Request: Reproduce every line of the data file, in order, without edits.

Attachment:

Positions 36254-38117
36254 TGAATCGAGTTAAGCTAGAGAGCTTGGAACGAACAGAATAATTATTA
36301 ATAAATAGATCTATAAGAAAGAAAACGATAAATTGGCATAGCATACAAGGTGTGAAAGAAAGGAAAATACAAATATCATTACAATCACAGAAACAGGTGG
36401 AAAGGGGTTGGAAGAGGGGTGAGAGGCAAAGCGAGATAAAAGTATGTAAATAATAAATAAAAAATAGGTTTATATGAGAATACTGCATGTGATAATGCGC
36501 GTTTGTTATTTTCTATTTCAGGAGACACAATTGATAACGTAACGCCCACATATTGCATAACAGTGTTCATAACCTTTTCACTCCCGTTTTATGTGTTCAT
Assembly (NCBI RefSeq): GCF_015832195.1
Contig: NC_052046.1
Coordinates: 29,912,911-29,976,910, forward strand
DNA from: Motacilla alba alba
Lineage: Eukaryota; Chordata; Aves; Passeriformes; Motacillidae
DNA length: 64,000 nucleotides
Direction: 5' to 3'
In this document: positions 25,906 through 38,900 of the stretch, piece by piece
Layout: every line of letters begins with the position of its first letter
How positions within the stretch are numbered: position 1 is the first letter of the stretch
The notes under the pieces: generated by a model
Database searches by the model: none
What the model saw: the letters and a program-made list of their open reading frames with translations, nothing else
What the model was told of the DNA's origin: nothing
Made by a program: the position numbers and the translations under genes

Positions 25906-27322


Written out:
Positions 36254-38117
36254 TGAATCGAGTTAAGCTAGAGAGCTTGGAACGAACAGAATAATTATTA
36301 ATAAATAGATCTATAAGAAAGAAAACGATAAATTGGCATAGCATACAAGGTGTGAAAGAAAGGAAAATACAAATATCATTACAATCACAGAAACAGGTGG
36401 AAAGGGGTTGGAAGAGGGGTGAGAGGCAAAGCGAGATAAAAGTATGTAAATAATAAATAAAAAATAGGTTTATATGAGAATACTGCATGTGATAATGCGC
36501 GTTTGTTATTTTCTATTTCAGGAGACACAATTGATAACGTAACGCCCACATATTGCATAACAGTGTTCATAACCTTTTCACTCCCGTTTTATGTGTTCAT
Assembly (NCBI RefSeq): GCF_015832195.1
Contig: NC_052046.1
Coordinates: 29,912,911-29,976,910, forward strand
DNA from: Motacilla alba alba
Lineage: Eukaryota; Chordata; Aves; Passeriformes; Motacillidae
DNA length: 64,000 nucleotides
Direction: 5' to 3'
In this document: positions 25,906 through 38,900 of the stretch, piece by piece
Layout: every line of letters begins with the position of its first letter
How positions within the stretch are numbered: position 1 is the first letter of the stretch
The notes under the pieces: generated by a model
Database searches by the model: none
What the model saw: the letters and a program-made list of their open reading frames with translations, nothing else
What the model was told of the DNA's origin: nothing
Made by a program: the position numbers and the translations under genes

Positions 25906-27322